Friday, May 30

I can hear you

Yesterday I sat near the hive for a while and watched the bees.  Not much to see from the outside.  Looks like business as usual.  I lose track of how long I sit there.  Also, I kind of never want to walk away.  
I lifted the outer cover off and peeked through the screen on the hive-top feeder, I pressed my ear against it to hear them buzzing.  On Saturday I think I'll open it again, but I'm concerned that 6pm is too late in the day.  (If all the bees are home for the day, it's hard to work in there.)

Monday, May 26

Burr Comb and Heartache

It's been a little over a week since the bees arrived and I was fluctuating between eagerly wanting to open the hive and see what they were up to and being filled with dread about what I might find. (A missing or dead queen, a less than populated hive, hyper-aggressive bees...)
I finally got enough fuel into my smoker (tried pine needles but they were too damp, settled on dried mowed grass which stank a lot but gave off a good amount of smoke) and took the hive apart.

I noticed that the main cluster of bees were spread between one or two frames, about near where I'd left the queen cage. I assumed the queen was in there, too. My first task was to remove the wall frame without crushing or rolling any bees, and I was able to do that easily. It was covered in bees, though, so I carefully leaned it up against the hive stand and hoped any wayward transports would find their way back through the hive entrance should they not make it back in upon that frame.

The most startling thing I encountered was a wealth of burr comb, rogue patches of honeycomb that the bees build between the frames, not on the foundation that is stretched within the frames. This happens, I've learned, if there is too much space between frames. In this case, the gap where the queen cage had been suspended between two frames left plenty of space for them to build this comb. Unfortunately, if the comb is left it would make my task in manipulating frames in order to inspect the hive a difficult one, and knew I had to get rid of it.

I felt then - and still am agitated by - a canvassing sense of sadness for having to destroy this comb. I cannot describe how beautiful it was. Translucent, sweet smelling, clean, light as air - some spaces in the comb were filled with clear nectar, others with a variety of colored pollen, and, heartbreakingly, hundreds of cells with a singular egg in them.

On one hand, I knew I was right in removing the burr comb. Also, it was an obvious indicator of the productivity of the hive and the presence of a laying queen. On the other hand, I felt as though I was confiscating and destroying a week of their hard work. All they know how to do is to gather and build and raise their young, and that's what they did, and here I am, imposing a sense of order on an arguably immaculate natural order/process. (Apparently my sadness over this was visible to others for the next 24 hours, even.)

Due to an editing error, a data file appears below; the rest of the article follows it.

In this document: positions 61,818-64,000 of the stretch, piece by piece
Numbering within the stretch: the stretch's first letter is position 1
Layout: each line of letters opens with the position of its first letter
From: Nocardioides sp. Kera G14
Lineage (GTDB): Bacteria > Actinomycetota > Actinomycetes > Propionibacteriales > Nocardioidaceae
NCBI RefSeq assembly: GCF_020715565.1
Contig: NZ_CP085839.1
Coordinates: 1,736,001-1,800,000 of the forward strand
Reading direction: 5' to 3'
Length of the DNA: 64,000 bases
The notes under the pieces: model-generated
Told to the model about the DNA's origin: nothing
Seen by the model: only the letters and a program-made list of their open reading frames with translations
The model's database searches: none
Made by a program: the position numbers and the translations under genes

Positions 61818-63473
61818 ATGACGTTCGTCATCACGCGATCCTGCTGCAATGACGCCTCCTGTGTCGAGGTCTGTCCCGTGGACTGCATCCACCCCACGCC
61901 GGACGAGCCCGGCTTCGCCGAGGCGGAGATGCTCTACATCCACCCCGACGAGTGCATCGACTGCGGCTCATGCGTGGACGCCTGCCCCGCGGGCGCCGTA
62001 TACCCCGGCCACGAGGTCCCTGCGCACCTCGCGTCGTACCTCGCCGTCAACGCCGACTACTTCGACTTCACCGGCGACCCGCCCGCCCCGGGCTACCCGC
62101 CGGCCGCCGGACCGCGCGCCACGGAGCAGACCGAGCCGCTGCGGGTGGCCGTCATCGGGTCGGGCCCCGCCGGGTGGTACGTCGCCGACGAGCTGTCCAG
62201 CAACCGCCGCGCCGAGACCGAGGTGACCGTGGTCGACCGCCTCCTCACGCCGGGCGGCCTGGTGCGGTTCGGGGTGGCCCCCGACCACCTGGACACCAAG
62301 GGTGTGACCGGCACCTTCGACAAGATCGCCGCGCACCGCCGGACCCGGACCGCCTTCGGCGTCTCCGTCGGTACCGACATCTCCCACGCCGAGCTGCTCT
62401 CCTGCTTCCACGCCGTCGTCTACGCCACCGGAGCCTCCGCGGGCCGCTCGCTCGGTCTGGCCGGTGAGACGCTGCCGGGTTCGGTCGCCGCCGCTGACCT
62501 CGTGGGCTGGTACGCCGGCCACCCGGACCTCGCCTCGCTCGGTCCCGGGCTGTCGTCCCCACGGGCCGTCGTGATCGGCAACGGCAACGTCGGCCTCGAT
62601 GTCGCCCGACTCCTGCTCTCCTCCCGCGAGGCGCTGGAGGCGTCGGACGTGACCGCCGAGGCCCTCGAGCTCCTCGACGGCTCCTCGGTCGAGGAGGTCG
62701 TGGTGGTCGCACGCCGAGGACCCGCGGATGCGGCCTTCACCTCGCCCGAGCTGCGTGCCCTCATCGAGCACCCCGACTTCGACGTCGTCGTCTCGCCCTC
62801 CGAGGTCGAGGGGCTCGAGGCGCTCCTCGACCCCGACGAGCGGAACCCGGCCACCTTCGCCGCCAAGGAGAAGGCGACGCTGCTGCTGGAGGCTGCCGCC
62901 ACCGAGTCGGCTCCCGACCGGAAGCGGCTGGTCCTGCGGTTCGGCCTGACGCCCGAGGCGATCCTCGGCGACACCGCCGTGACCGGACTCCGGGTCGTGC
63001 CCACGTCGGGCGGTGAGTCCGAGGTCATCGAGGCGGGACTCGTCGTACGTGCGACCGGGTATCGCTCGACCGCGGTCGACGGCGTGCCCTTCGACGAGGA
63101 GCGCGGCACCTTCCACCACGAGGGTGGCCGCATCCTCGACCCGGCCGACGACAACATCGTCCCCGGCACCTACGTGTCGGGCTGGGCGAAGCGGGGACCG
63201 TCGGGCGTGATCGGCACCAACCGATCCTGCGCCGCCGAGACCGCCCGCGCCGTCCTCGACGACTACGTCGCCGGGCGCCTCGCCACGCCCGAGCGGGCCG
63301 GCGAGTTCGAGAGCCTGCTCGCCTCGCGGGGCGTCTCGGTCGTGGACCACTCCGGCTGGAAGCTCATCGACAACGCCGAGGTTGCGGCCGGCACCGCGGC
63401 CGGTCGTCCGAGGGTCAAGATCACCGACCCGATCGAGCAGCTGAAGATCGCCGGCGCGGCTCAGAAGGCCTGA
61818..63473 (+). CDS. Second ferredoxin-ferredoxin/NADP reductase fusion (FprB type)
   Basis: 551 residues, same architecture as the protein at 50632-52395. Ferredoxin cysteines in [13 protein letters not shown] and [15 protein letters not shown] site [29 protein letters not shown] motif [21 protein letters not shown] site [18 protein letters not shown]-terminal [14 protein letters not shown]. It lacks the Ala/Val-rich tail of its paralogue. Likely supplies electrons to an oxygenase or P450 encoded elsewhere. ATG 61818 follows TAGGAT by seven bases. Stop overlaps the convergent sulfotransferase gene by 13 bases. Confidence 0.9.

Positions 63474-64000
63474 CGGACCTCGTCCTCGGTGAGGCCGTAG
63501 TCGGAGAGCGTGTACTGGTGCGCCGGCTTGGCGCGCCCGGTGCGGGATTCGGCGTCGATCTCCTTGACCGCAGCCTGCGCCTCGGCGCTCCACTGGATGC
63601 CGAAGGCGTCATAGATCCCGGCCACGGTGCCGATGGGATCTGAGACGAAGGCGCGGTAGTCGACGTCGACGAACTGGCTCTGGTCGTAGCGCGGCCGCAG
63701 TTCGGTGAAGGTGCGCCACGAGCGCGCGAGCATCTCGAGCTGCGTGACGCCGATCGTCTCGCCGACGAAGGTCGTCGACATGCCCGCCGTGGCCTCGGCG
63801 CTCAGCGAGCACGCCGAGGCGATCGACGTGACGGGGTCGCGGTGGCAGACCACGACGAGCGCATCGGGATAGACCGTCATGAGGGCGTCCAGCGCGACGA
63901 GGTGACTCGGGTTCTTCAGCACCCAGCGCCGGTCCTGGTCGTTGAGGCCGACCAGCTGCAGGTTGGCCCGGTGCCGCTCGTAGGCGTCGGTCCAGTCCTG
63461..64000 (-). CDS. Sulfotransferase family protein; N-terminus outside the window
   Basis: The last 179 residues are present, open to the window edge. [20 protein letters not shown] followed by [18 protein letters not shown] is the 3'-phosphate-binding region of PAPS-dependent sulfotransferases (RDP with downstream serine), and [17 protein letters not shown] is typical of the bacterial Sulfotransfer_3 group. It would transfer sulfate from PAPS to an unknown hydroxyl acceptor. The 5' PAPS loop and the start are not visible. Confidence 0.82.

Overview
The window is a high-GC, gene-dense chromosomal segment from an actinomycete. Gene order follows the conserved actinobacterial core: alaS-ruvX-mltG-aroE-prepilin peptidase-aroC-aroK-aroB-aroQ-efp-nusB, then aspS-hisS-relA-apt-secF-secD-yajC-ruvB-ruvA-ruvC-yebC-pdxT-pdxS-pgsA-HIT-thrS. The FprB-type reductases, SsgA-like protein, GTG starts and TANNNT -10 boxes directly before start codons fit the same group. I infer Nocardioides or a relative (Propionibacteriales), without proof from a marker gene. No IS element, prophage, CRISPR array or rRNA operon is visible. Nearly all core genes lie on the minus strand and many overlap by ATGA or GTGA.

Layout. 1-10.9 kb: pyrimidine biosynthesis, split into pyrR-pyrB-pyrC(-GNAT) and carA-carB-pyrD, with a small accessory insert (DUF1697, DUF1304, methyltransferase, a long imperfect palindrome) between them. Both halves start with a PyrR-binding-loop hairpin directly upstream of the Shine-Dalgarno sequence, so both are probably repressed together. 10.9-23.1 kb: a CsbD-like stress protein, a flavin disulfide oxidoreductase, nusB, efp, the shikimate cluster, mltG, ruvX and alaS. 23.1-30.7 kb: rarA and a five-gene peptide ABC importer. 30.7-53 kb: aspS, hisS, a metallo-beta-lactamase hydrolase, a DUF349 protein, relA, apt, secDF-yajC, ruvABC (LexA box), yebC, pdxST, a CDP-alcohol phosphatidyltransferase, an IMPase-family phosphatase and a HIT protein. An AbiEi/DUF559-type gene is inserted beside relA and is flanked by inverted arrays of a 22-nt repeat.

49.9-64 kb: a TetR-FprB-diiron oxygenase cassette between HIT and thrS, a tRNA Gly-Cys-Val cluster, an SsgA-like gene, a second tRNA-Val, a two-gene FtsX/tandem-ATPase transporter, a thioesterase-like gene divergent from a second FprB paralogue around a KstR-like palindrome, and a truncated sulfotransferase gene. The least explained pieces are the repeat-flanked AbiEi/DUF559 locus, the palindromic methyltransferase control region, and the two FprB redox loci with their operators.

The heartbreak!

In conclusion - the hive appears healthy, some of the actual foundation was being drawn into comb and now the frames are properly spaced. Hopefully next week's inspection will find them following the laws of their new home.

Tuesday, May 20


Entirely random - I had a dream that I ordered a second package of bees and had them kept in my studio until I could hive them. I think I was adding them to the same hive that I just set up. Anyway, in my dream, I had to do it all by myself and so I started, spraying the bees with sugar water inside of their crate, only when I sprayed, it blew out one screen panel, opening up the package.
The second half of my dream consisted of calling beekeeper friends for help and frequently checking my studio to see if they'd settled down enough so that I could somehow catch them all.

Saturday, May 17


I just spent 30 minutes sitting in front of the hive, watching the bees enter and exit. I would look out into the yard and wait until I could see one returning, and focus on it as it landed and went into the hive. I was amazed at how clearly I could see the pollen they were carrying, and I was in awe of how quickly they worked.

It's amazing.

Friday, May 16

All quiet. I hope it's growing!

It's pouring outside today, so I am glad that we were able to put the bees in yesterday.  When I went to look at the hive this afternoon there was one little bee venturing in and out, but other than the humming of the bees inside the hive, there was no sign of action.

Here are three bee facts for the day, as I anticipate the hive's growth over the next month:
The queen can lay 2,000 eggs per day.  Likewise, 2,000 new bees are hatched each day.
The hive's population averages 60,000 worker bees in the summer months.
Male bees, or drones, make up less than 1% of the hive population.

Day One - Bees in the Mail

Carin suggested that I blog this endeavor, and I felt like that was a good idea.  

In my head, I've composed a range of entries about the beehive already, addressing why I decided to do this, what the past six months was like, what needs to happen next....  Once the bees get installed into the hive, they musn't be disturbed for a week.  Plenty of time for this beekeeper to blog, I suppose.  ("It's like nature vs. machine...")

There are many photos of the whole hiving process on flickr.

And here is a video of what I arrived home to.  Bees in the mail!